Report

Identification of a Cullin Homology Region in a Subunit of the Anaphase-Promoting Complex

See allHide authors and affiliations

Science  20 Feb 1998:
Vol. 279, Issue 5354, pp. 1219-1222
DOI: 10.1126/science.279.5354.1219

Abstract

The anaphase-promoting complex is composed of eight protein subunits, including BimE (APC1), CDC27 (APC3), CDC16 (APC6), and CDC23 (APC8). The remaining four human APC subunits, APC2, APC4, APC5, and APC7, as well as human CDC23, were cloned. APC7 contains multiple copies of the tetratrico peptide repeat, similar to CDC16, CDC23, and CDC27. Whereas APC4 and APC5 share no similarity to proteins of known function, APC2 contains a region that is similar to a sequence in cullins, a family of proteins implicated in the ubiquitination of G1 phase cyclins and cyclin-dependent kinase inhibitors. The APC2 gene is essential in Saccharomyces cerevisiae, and apc2 mutants arrest at metaphase and are defective in the degradation of Pds1p. APC2 and cullins may be distantly related members of a ubiquitin ligase family that targets cell cycle regulators for degradation.

Two distinct ubiquitin-mediated proteolytic pathways regulate the G1 to S phase and metaphase to anaphase transitions during the cell division cycle (1). In late G1, a CDC34-dependent ubiquitination pathway degrades Sic1p, an inhibitor of G1 cyclin-dependent kinases in budding yeast, enabling the onset of S phase (2); a similar pathway exists in metazoans (3). A distinct ubiquitination machinery governs exit from mitosis through the degradation of mitotic cyclins and other regulatory proteins, such as Pds1p and Ase1p in budding yeast and Cut2 in fission yeast (4-8). In this system, a large protein complex, termed the anaphase-promoting complex (APC) or the cyclosome, functions as a protein ubiquitin ligase (9-12). In the presence of ubiquitin-activating (E1) and ubiquitin-conjugating (E2) enzymes such as UBCx (also called E2-C in clam and UBC-H10 in human) or UBC4, the APC catalyzes the formation of cyclin-ubiquitin conjugates (9,13-15), which are subsequently degraded by the 26S proteasome (16). The APC is the cell cycle– regulated component of the mitotic cyclin degradation system (9, 17, 18). The APC is also thought to participate in substrate recognition, which depends on a sequence element found in all APC substrates, called the destruction box (4, 13, 19). Biochemical studies have shown that the vertebrate APC contains eight subunits, named APC1 to APC8. These subunits include BimE (APC1), CDC27 (APC3), CDC16 (APC6), and CDC23 (APC8) (9, 11, 17).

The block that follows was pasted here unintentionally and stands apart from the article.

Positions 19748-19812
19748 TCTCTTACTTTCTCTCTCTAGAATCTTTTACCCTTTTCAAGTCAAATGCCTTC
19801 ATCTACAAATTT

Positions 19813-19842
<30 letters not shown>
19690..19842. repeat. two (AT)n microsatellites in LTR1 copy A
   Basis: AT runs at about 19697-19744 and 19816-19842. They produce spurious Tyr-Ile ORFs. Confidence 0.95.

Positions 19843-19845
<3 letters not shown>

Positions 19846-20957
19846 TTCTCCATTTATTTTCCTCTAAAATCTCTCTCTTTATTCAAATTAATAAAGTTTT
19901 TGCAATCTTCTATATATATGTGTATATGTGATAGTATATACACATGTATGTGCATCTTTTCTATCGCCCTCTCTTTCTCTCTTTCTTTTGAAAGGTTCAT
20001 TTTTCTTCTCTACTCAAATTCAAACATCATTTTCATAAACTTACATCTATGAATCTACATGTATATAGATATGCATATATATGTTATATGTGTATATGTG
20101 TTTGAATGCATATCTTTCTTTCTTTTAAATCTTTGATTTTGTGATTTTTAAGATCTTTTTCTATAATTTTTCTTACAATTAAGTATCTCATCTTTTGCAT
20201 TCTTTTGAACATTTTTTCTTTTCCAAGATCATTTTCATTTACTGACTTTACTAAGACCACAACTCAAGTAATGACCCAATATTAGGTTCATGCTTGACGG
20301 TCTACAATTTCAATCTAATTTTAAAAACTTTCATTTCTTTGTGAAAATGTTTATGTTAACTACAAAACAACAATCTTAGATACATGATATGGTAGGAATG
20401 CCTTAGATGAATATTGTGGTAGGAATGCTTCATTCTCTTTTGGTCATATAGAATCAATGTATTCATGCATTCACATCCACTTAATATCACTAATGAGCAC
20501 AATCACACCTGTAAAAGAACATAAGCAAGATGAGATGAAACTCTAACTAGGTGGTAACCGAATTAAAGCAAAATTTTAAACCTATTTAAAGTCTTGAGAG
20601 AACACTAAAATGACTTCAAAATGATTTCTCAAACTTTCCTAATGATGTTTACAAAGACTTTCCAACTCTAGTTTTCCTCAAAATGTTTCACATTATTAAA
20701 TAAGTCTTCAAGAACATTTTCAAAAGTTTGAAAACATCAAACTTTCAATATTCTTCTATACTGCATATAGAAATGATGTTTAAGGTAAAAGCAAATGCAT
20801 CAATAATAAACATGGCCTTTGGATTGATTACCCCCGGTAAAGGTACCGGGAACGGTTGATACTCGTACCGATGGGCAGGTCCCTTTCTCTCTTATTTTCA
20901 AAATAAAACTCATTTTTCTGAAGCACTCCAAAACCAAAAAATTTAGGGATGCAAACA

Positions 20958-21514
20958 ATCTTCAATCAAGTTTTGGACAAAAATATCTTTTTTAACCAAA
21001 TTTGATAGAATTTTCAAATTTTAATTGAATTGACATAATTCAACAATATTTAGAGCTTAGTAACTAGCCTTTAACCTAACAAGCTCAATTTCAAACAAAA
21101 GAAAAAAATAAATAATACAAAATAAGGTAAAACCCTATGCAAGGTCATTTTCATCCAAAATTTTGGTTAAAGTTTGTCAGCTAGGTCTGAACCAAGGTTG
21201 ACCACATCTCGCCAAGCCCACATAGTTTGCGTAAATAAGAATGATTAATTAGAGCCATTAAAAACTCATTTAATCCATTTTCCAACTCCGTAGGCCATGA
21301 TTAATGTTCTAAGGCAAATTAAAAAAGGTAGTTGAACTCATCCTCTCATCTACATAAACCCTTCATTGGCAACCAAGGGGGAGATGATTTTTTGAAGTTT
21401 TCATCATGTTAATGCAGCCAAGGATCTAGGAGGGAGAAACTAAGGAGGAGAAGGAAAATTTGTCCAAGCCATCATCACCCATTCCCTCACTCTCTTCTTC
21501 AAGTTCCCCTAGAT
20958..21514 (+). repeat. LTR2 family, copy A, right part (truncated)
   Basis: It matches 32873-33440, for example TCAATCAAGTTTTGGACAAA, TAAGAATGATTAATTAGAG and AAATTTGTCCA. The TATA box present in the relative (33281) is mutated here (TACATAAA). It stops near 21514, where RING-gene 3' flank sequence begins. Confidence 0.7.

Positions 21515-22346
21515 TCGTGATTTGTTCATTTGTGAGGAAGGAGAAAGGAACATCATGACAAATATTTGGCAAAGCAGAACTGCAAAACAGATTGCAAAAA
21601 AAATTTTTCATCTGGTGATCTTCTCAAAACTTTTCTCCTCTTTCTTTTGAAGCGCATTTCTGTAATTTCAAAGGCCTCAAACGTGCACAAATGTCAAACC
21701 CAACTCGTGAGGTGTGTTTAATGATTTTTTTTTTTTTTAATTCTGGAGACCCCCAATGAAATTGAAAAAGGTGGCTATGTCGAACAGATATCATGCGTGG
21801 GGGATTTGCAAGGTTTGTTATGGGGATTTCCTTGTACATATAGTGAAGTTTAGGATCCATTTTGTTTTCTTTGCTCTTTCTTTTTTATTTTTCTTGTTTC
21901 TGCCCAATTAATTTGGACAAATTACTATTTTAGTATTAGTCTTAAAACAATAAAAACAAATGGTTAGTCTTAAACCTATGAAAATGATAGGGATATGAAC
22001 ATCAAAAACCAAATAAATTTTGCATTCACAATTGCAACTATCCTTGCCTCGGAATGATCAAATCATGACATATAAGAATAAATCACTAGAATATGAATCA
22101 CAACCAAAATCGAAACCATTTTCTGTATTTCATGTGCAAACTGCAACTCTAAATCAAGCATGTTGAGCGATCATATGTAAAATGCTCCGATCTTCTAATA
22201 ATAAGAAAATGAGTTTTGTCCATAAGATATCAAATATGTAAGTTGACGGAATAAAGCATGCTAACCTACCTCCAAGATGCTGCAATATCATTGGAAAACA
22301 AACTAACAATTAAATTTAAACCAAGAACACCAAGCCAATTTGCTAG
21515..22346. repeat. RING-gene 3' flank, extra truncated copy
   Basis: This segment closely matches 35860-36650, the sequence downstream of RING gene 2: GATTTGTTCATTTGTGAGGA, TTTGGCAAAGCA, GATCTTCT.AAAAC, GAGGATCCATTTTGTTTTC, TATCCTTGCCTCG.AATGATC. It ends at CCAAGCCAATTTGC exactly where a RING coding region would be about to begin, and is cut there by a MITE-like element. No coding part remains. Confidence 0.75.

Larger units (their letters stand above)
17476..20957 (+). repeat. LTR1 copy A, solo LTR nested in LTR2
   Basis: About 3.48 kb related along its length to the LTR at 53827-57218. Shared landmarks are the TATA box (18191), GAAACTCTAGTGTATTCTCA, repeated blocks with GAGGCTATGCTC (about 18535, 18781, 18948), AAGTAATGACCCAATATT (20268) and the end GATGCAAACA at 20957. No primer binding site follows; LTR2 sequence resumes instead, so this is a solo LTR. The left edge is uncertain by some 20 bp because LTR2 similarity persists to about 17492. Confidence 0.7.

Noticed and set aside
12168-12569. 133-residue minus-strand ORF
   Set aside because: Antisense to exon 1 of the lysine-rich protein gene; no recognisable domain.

We report the cDNA cloning of the remaining four human APC subunits on the basis of peptide sequence information obtained from immunopurified Xenopus APC (17, 20). We first identified human expressed sequence tags (ESTs) that encode amino acid sequences more than 80% identical to the XenopusAPC peptides (20). On the basis of the sequences of the ESTs, we cloned the full-length human cDNAs for APC2, APC4, APC5, and APC7 (21) (Fig. 1A). The human homolog of Saccharomyces cerevisiae CDC23 (APC8) was also isolated (21). A CDC23 peptide was isolated from the APC7 band, indicating that APC7 was CDC23 (17). Subsequent sequencing of more peptides from APC7 and APC8 bands and the analysis of the APC7 and APC8 cDNA clones by in vitro translation and immunoblotting showed that APC8 is the CDC23 homolog, whereas APC7 is a new APC subunit. We suspect that the CDC23 peptide was isolated from the APC7 band because of insufficient separation of these subunits by SDS–polyacrylamide gel electrophoresis (SDS-PAGE).

Figure 1

Sequence composition of the APC subunits. (A) Amino acid sequences of human APC2, APC4, APC5, APC7, and CDC23 (APC8). The peptide sequences derived fromXenopus APC subunits are aligned below the human sequences. Single-letter abbreviations for the amino acid residues are as follows: A, Ala; C, Cys; D, Asp; E, Glu; F, Phe; G, Gly; H, His; I, Ile; K, Lys; L, Leu; M, Met; N, Asn; P, Pro; Q, Gln; R, Arg; S, Ser; T, Thr; V, Val; W, Trp; and Y, Tyr. (B) Alignment of the CH domains from APC2 and human (Hs), C. elegans (Ce), and S. cerevisiae (Sc) cullins. The alignment was made with the Clustal method with the program MEGALIGN (DNASTAR, Madison, WI). Residues identical to the consensus are boxed in black. (C) Phylogenetic tree of CH domains.

Database searches revealed that APC4 and APC5 do not share sequence similarity with proteins of known function. APC4 does not appear to have a homolog in S. cerevisiae. However, the NH2-terminal 450 residues of APC4 share limited similarity with the Schizosaccharomyces pombe open reading frame (ORF) Z97209, which in turn is distantly related to the S. cerevisiae ORF YDR118w. The YDR118w protein is a subunit of the yeast APC (APC4) (22). APC5 is similar to a putativeS. cerevisiae protein, ORF YOR249c. Deletion of this ORF from the S. cerevisiae genome indicates that YOR249c is essential for viability, and the null mutants exhibit a terminal G2-M arrest phenotype as would be expected for APC genes (23). The YOR249c protein is found in the purified S. cerevisiae APC (22). Like CDC16, CDC23, and CDC27, APC7 is a tetratrico peptide repeat–containing protein that is most similar to Cdc27p in the yeast genome.